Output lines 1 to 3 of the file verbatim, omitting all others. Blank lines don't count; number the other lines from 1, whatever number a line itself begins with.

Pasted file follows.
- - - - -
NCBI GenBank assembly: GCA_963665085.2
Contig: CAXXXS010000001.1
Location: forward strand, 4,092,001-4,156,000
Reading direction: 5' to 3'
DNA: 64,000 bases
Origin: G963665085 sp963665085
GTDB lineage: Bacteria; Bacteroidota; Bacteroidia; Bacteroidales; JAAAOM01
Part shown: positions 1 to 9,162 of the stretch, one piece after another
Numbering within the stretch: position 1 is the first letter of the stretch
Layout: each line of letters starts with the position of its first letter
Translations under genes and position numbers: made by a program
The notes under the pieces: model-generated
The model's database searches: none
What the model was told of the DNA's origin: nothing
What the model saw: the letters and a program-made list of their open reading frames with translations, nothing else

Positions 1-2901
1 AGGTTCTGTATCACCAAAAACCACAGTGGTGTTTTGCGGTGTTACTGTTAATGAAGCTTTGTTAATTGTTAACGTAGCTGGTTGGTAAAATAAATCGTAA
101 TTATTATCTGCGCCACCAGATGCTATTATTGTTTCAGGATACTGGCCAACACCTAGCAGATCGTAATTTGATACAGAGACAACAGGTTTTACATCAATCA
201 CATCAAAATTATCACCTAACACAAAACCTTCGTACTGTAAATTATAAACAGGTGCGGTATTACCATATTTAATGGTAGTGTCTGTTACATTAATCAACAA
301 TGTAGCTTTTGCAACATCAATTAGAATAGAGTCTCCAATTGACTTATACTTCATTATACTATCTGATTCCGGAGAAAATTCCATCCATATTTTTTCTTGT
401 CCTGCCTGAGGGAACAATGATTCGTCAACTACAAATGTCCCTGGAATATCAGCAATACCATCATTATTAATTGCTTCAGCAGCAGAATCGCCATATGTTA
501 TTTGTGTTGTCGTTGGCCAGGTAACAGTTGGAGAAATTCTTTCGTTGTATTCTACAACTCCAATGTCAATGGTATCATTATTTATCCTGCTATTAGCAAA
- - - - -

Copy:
NCBI GenBank assembly: GCA_963665085.2
Contig: CAXXXS010000001.1
Location: forward strand, 4,092,001-4,156,000